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Expressionism

Approximate Dates 1920 to 1950
Style Definition
Expressionism was a style in the Western arts which straddled the latter half of the 19th century and the first half of the 20th. Until the 19th century, the arts had been principally concerned with the depiction of reality, and artists used emotion--their own or their subject's--as one component of expression and not its guarantor. Expressionist art, by contrast, dealt directly with the transmission of emotion. It was subjective and incoherent rather than objective and precise. The urge towards the overt expression of feeling began with the Romantic movement at the end of the 18th century, but true expressionism was only liberated a century later, when Freud's work made complexes, neuroses and private obsessions acceptable subjects for polite study and for the arts.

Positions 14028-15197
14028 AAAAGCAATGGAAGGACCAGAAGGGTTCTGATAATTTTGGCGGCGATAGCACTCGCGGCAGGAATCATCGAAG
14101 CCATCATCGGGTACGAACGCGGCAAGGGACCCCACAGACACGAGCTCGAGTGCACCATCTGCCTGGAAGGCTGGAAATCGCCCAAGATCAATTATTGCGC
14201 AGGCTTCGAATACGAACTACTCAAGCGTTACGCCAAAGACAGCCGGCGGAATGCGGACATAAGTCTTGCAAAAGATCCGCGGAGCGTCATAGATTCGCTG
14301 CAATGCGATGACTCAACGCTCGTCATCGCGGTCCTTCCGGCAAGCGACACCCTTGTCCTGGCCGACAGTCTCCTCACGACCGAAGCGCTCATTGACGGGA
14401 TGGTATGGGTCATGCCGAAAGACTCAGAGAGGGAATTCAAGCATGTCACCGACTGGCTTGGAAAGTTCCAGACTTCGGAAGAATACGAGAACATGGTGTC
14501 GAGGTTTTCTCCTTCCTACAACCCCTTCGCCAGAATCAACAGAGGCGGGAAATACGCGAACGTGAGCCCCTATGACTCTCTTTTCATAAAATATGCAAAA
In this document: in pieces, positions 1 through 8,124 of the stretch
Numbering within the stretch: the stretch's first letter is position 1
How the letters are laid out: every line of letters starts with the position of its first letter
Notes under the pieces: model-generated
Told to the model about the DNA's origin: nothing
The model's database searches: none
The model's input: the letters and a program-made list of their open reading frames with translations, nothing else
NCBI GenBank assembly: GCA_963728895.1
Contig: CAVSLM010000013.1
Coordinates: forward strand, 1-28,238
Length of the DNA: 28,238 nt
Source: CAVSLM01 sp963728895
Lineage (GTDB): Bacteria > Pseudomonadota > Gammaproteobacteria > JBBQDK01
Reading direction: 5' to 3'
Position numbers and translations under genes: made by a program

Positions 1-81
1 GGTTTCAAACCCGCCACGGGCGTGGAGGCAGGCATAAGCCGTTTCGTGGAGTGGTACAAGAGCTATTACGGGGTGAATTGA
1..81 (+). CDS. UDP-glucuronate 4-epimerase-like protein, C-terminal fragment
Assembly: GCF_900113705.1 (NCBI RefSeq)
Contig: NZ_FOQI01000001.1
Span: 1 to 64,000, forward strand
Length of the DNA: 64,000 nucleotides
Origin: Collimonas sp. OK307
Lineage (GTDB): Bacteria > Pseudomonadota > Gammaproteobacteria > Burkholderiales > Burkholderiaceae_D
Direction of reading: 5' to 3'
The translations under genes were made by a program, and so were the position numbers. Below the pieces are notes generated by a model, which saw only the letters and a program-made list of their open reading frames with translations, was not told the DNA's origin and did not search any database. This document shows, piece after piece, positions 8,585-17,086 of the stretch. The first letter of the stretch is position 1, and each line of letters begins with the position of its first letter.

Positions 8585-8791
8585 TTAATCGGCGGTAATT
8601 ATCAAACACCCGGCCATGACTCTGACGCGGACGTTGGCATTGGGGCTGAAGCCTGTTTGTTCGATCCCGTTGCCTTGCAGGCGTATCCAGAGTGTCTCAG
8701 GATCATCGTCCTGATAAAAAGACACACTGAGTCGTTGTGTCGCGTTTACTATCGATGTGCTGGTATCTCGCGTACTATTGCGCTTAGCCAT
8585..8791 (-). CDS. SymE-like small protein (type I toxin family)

In architecture, expressionism was identified with the works of architects in Germany, Holland and Scandinavia from the end of World War I until the 1920s. The expressionist buildings are characterized by unusual angular or organic forms and internal volumes, to some extent made possible by the imaginative use of reinforced concrete. The historian Pevsner saw the style as a deviation from the development of the Modernist movement, working under the influence of Art Nouveau in the political crisis following World War I. The prewar work most closely identified with expressionism is probably that of Peter Behrens (1868 - 1940), particularly his factories for A.E.G. in Berlin (1908-1913), and certainly the postwar work of Bauhaus, during the Weimar period, is felt to have absorbed the principal features of expressionism, visually the stark expressive simplicity and theoretically a sense of architecture's ethical obligation, as a tool for raising social standards. The best-known examples of postwar expressionist architecture are the Chilehaus in Hamburg of 1923, the work of , Fritz Hoeger (1877 - 1949) and the interior of the Grosses Schauspielhaus in Berlin of 1919 by , Hans Poelzig (1869 - 1936). Perhaps one of the most striking of all buildings in the expressionist idiom was an early work of , Erich Mendelson (1887 - 1953), the 'Einstenurm', an observatory tower, built at Potsdam in 1920, an organic form with a motif of streamlining which was to become so important in Western industrial design.